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I am porting an LLVM plugin (LLFI) written for LLVM 2.9 to the latest version of LLVM/Clang.

When testing my plugin with an assertions enabled build of LLVM3.2 I get the following error:

opt: /home/kzvr/ubc/llfi/llvm3/llvmsrc/lib/IR/Instructions.cpp:281: 
 void llvm::CallInst::init(llvm::Value*, llvm::ArrayRef<llvm::Value*>, 
 const llvm::Twine&): Assertion `(i >= FTy->getNumParams() || 
 FTy->getParamType(i) == Args[i]->getType()) && "Calling a function with a bad
 signature!"' failed.
0  opt             0x00000000017931a6 llvm::sys::PrintStackTrace(_IO_FILE*) + 38
1  opt             0x0000000001793423
2  opt             0x0000000001792e7b
3  libpthread.so.0 0x00007f0c0279fff0
4  libc.so.6       0x00007f0c018a91b5 gsignal + 53
5  libc.so.6       0x00007f0c018abfc0 abort + 384
6  libc.so.6       0x00007f0c018a2301 __assert_fail + 241
7  opt             0x00000000016e78c4 llvm::CallInst::init(llvm::Value*, llvm::ArrayRef<llvm::Value*>, llvm::Twine const&) + 402
8  LLFI.so         0x00007f0c0165adcb
9  LLFI.so         0x00007f0c0165aa83
10 LLFI.so         0x00007f0c016581c5
11 opt             0x000000000171c02c llvm::FPPassManager::doFinalization(llvm::Module&) + 88
12 opt             0x000000000171c449 llvm::MPPassManager::runOnModule(llvm::Module&) + 1013
13 opt             0x000000000171c8a6 llvm::PassManagerImpl::run(llvm::Module&) + 254
14 opt             0x000000000171cc01 llvm::PassManager::run(llvm::Module&) + 39
15 opt             0x000000000087a089 main + 5591
16 libc.so.6       0x00007f0c01895c8d __libc_start_main + 253
17 opt             0x000000000086bf59

In the plugin code I have many calls to llvm::CallInst::Create, which, based on the above, I believe at least one of which is performed incorrectly. They pretty much all look like this:

ArrayRef<Value*> arrayArgs(args);
Instruction* callInst = CallInst::Create( injectFunc, arrayArgs, fiName, insertInst);

where args is an std::vector, injectFunc is an llvm::Constant*, fiName is an std::string, and insertInst is an llvm::Instruction*

The problem is, as an LLVM newbie, I dont know how to narrow my bughunt down from this point. So I have a few questions:

  1. How can I find which call to CallInst::Create is the one that causes CallInst::init to fail the assertion?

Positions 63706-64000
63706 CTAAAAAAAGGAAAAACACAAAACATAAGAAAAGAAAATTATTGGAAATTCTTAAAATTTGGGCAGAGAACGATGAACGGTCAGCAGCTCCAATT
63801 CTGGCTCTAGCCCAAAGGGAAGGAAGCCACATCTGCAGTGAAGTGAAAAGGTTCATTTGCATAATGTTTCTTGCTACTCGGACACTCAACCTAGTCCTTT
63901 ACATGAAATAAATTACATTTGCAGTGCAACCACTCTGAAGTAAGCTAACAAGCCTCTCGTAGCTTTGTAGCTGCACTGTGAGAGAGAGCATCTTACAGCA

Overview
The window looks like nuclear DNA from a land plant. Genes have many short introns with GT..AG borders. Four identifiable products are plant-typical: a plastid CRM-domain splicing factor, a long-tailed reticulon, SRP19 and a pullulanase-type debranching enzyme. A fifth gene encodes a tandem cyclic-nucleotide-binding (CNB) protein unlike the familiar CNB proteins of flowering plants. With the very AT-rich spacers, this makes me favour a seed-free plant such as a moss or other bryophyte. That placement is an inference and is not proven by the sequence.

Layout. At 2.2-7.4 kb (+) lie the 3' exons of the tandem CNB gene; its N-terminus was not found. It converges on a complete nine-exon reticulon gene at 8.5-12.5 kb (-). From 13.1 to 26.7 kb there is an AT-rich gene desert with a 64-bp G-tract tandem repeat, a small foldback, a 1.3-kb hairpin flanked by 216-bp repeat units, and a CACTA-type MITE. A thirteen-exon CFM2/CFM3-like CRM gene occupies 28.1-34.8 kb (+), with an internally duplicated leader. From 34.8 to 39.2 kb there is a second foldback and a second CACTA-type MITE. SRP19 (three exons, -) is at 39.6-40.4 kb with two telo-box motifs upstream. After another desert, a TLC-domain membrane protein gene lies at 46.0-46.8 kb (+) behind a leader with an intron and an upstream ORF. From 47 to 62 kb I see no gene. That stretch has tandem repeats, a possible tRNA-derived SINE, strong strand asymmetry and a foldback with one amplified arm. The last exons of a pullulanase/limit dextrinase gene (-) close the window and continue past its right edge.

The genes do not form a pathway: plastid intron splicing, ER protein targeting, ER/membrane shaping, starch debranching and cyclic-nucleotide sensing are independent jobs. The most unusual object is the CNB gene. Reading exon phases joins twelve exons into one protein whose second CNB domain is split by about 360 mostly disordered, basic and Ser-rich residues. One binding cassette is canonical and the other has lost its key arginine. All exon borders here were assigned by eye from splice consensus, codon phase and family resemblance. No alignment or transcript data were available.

2. Where is the documentation that explains the proper usage of the CallInst class? Google searches yield auto-generated docs of the source code, which I have already pored over to no avail.
  3. The only difference between the 2.9 and 3.2 version of this plugin (as far as CallInst goes), is the replacement of passing std::vector iterators to CallInst::create, with passing an ArrayRef constructed from the std::vector. Am I constructing the ArrayRef from the Vector improperly?

Thanks in advance for any help, I hope this question isn't too vague.

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1 Answer 1

up vote 2 down vote accepted

The best tip on how to debug an LLVM assertion error - the question in the title - is to read the code of the assertion :)

The message - "Calling a function with a bad signature!" - is a little ambiguous, but looking at the actual assertion condition (which failed) you can see what the problem is:

i >= FTy->getNumParams() ||  FTy->getParamType(i) == Args[i]->getType()

So you either provide too many arguments, or one of your arguments has a different type from what the function expects. You can also look at the assertion location, Instructions.cpp line 281, to see the surrounding code for context.

To solve the issue, I'd start with looking at what, exactly, the function type is (a simple way is just to invoke ->dump() on the function or the function type, it will print it to stdout). Then I'll compare these types to the types I send to the CallInst (->dump() will work there as well). Also, verify the number of arguments against the expected number of parameters.

Regarding your remaining questions:

  1. Why not just use standard programming practices to locate the bad line?
    • e.g. comment some lines out, or add prints between lines, or just launch a debugger and see which line fails
  2. Looking at the source code (at both the implementation and the comments) is usually my preferred way of finding how to use these sorts of functions. In any case, your usage seems fine.
  3. You are not constructing an ArrayRef from the Vector improperly, only redundantly: there's an implicit conversion from an std::vector to an ArrayRef, so you can just pass your args vector as the 2nd argument. Your usage is correct, though, it's not the cause of the assertion failure.
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Helpful, clear, and pretty comprehensive. Thanks for your answer. This confirmed a lot of what I had thought, and showed me a useful tool I didnt know about (dump()). Thanks very much! –  Sam Coulter Apr 3 '13 at 17:03

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